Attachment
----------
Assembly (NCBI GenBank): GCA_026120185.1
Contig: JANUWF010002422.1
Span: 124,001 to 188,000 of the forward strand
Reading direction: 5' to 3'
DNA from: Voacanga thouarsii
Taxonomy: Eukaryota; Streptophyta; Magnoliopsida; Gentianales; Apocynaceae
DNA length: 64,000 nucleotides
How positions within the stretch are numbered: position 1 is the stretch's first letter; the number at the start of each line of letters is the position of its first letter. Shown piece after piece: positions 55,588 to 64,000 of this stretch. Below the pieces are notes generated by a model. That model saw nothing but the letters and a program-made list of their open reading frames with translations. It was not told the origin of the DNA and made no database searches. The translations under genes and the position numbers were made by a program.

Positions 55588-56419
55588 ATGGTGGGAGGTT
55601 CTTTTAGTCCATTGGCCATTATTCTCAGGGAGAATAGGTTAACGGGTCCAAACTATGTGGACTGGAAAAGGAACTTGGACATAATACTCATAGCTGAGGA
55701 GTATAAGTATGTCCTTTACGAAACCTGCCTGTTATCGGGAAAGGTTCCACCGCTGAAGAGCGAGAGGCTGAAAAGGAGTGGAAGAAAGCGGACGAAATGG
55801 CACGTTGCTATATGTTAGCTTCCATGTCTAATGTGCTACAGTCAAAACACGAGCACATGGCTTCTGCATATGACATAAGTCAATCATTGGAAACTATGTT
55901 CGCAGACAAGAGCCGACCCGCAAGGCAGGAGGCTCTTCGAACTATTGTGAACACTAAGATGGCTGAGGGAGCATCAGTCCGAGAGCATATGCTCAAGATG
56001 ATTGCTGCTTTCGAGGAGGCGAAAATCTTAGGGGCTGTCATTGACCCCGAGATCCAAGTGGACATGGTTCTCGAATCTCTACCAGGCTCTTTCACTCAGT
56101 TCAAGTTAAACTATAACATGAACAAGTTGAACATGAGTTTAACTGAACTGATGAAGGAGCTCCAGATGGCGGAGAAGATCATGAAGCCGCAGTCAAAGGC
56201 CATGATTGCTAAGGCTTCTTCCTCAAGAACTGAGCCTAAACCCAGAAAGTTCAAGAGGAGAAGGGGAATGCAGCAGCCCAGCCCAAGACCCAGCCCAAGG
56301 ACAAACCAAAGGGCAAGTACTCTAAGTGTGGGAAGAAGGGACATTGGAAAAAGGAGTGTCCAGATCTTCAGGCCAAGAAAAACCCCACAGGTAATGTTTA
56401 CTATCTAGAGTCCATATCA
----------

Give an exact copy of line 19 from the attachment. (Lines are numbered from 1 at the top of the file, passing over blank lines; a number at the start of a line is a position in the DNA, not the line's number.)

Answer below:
56401 CTATCTAGAGTCCATATCA